A Section 1244 stock is a type of equity named after the portion of the Internal Revenue Code that describes its treatment under tax law. Section 1244 of the tax code allows losses from the sale of shares of small, domestic corporations to be deducted as ordinary losses instead of as capital losses up to a maximum of $50,000 for individual tax returns or $100,000 for joint returns.

Startup small businesses are risky endeavors, but a Section 1244 stock provides an important benefit. Under Section 1244, losses that would otherwise be treated as capital losses are treated as ordinary losses. This has several advantages to the individual:

  • Ordinary losses are not limited to $3,000 per year. Rather, ordinary losses are fully deducted in the year of the loss.
  • Ordinary losses are not netted with capital gains that are subject to a maximum tax rate of 20%. Therefore, if you have capital gains in the same year you have ordinary losses, you can still enjoy the capital gains rates.
  • Ordinary losses offset other sources of income that is taxed at ordinary rates.

Also, any loss that qualifies as an ordinary loss under Sec. 1244 is also classified as a trade or business loss in computing an individual’s net operating loss (NOL). Therefore, Sec. 1244 losses are allowed for NOL purposes without being limited by nonbusiness income.

Normally, stocks are treated as a capital asset. When sold or otherwise disposed of at a loss, the loss is deducted as a capital loss, meaning they are subject to an annual deduction limit of only $3,000. Excess losses over $3,000 are required to be carried over to the next year.

Qualifying as a Section 1244 Stock

To qualify for section 1244 treatment, the corporation, the stock and the shareholders must meet certain requirements.

  • The stock must come from a domestic corporation. Only stock (including preferred stock) of a domestic corporation can qualify as section 1244 stock. If the stock was issued prior to July 19, 1994, the stock must be common stock.
  • The corporation's aggregate capital must not have exceeded $1 million when the stock was issued and the corporation must not derive more than 50% of its income from passive investments.
  • The shareholder must have paid for the stock and not received it as compensation.
  • Only individual shareholders who purchase the stock directly from the company qualify for the special tax treatment.
  • Most of the company's gross receipts must be from operations. For a period of the corporation's most recent five years ending before the date of the loss, gross receipts from royalties, rents, dividends, interest, annuities, and sales or exchanges of stock or securities must not exceed 50% of the receipts of the company. If the company has been in business less than five years, the testing period applies to all the years the company has been in existence. This gross receipts test does not apply, however, if during the applicable period, the aggregated amount of deductions exceeds the aggregate amount of gross income. To have this exception apply, the company must be an operating company; it can't be an investment company.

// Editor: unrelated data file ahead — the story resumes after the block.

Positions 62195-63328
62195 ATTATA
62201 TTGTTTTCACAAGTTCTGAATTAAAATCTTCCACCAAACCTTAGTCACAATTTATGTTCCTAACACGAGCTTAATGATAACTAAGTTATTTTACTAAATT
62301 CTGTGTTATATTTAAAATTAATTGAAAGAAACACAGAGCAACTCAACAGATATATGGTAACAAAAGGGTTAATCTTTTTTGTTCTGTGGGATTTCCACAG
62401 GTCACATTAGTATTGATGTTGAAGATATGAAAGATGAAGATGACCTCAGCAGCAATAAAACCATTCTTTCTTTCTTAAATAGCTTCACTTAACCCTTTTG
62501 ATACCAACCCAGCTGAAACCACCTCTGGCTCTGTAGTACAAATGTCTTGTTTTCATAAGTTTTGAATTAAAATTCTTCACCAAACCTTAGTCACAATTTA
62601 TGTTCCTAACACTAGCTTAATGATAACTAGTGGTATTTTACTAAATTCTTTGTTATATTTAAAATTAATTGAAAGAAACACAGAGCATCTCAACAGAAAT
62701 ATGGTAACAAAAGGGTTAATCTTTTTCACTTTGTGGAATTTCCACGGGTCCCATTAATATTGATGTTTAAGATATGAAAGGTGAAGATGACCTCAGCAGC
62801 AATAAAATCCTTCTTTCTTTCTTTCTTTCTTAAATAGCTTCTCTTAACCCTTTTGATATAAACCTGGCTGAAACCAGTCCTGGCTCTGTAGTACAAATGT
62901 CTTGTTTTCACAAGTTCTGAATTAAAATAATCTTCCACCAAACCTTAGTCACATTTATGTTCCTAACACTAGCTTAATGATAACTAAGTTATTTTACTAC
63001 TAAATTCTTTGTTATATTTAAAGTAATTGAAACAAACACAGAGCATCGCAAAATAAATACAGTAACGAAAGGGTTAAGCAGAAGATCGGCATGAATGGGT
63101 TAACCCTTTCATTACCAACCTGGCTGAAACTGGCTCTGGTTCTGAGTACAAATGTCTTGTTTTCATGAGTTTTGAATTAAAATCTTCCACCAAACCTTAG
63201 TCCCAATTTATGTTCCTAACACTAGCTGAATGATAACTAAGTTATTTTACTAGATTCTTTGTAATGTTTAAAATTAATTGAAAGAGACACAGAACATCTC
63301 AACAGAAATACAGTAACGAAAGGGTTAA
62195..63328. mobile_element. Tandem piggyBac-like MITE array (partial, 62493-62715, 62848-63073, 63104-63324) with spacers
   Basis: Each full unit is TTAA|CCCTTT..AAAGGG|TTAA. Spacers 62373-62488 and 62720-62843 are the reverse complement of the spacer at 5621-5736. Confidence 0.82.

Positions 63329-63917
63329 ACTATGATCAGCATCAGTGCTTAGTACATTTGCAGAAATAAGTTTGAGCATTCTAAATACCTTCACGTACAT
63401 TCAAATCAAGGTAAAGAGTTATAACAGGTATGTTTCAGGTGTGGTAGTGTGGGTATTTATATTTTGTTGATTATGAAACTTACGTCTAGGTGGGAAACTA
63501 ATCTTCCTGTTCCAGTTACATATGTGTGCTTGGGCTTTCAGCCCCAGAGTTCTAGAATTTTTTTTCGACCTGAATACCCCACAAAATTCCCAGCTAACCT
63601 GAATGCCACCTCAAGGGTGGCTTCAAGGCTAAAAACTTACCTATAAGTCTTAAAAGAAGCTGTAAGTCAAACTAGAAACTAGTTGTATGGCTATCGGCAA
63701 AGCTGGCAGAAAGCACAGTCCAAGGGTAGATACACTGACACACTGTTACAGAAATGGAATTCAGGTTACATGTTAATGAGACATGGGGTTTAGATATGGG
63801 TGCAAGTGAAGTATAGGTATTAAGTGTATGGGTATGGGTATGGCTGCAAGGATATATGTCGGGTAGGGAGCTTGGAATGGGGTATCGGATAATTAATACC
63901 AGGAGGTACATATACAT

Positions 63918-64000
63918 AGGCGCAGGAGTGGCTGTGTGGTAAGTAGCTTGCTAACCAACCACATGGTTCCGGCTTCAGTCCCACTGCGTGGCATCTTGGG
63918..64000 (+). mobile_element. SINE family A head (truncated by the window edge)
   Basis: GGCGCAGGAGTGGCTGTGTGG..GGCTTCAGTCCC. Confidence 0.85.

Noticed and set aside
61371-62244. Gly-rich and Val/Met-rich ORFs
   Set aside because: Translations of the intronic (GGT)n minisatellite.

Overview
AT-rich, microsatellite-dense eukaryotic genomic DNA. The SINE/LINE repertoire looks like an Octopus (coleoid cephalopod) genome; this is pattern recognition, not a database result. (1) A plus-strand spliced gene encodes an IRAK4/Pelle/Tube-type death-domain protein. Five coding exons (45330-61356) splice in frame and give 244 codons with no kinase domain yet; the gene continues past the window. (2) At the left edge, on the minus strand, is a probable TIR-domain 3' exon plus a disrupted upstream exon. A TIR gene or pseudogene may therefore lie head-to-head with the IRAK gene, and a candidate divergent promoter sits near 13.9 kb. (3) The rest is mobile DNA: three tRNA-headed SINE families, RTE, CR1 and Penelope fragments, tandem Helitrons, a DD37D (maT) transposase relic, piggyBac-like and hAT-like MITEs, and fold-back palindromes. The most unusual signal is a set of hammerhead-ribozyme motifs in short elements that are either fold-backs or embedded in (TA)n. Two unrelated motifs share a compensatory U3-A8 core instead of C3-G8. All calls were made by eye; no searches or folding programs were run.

• As owner of the 1244 stock, you must be an individual, or a partner in a partnership, which holds 1244 stock.
  • You must have acquired the stock after June 30, 1958.
  • If the stock was acquired before November 7, 1978 the stock was issued under a written plan that met the requirements of section 1244.
  • You have held the stock continually as an individual, or partnership, since the date the stock was issued.
  • If all of these requirements are met, you should report the loss, up to the maximum limitation, on line 10 of Form 4797. You should report any loss in excess of the limit on Schedule D, Form 1040.

Exclusion of Section 1244

Section 1244 does not apply to any contributions made after the initial shares are issued. However, later contributions can qualify if the investor receives shares that were authorized, but not issued. The Section 1244 stock should be issued pursuant to a written corporate resolution. A loss can be claimed by individual shareholders as a Section 1244 stock loss on Form 4797, Sales of Business Property and must be filed with the shareholder's individual income tax return.